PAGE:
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Steven J. Ghan

Abstract

The relationship between the eddy heat flux and vertical shear in the extratropical atmosphere is studied by developing various linear stochastic models fitted to the observed January and July Northern Hemispheric data. Models are univariate or bivariate, continuous or discrete. An objective procedure selects the second-order bivariate model as most appropriate in midlatitudes. The first-order continuous bivariate model indicates that feedback within the flux-shear system is comparable to damping on short time scales (days), but is somewhat weaker on intermediate time scales (weeks).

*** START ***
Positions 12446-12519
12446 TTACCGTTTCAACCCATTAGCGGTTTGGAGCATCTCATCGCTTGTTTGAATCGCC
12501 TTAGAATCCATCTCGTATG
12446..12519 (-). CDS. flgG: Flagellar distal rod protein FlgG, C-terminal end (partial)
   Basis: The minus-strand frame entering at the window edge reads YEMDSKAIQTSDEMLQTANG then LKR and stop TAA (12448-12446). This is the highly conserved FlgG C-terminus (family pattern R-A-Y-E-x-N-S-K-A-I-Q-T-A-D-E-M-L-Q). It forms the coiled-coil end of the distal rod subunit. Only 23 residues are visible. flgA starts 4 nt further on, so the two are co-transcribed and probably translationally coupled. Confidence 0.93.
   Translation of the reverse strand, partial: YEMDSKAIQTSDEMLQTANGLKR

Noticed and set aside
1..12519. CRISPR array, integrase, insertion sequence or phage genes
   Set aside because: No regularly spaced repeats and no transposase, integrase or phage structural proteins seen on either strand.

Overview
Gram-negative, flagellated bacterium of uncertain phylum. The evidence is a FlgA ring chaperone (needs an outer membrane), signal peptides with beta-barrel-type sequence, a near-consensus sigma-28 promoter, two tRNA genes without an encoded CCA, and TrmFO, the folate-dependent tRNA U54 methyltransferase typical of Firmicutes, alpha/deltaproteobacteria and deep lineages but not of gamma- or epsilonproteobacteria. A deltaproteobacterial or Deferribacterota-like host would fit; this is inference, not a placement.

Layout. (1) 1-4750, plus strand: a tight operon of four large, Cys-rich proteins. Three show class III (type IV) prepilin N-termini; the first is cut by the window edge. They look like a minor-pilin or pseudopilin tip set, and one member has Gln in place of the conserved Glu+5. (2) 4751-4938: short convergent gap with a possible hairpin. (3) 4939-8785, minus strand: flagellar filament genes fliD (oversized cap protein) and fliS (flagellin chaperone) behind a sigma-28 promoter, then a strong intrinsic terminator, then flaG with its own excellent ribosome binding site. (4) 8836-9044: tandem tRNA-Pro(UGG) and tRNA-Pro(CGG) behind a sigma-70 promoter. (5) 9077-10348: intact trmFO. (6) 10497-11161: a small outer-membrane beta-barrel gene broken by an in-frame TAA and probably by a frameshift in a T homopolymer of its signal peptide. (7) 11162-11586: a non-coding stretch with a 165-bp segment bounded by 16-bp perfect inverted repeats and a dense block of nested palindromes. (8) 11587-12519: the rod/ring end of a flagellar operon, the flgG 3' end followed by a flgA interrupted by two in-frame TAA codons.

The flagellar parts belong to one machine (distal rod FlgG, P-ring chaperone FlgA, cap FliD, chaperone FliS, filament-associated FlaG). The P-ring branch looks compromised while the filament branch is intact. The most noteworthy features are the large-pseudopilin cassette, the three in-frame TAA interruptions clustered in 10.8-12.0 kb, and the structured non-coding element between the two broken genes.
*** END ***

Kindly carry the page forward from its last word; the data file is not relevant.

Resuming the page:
Observational errors are found to influence several results. When these errors are not accounted for, dissipation is found to be quite strong, with a damping time for the shear of 1 to 3 days and, in apparent contradiction to the results of viscid finite amplitude models of baroclinic instability, damping of the eddy heat flux is somewhat stronger in July than in January. When observational errors are considered, the damping time for the shear is about five days and damping of the flux in midlatitudes is nearly equal for January and July.

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Steven J. Ghan and Timothy Shippert

Abstract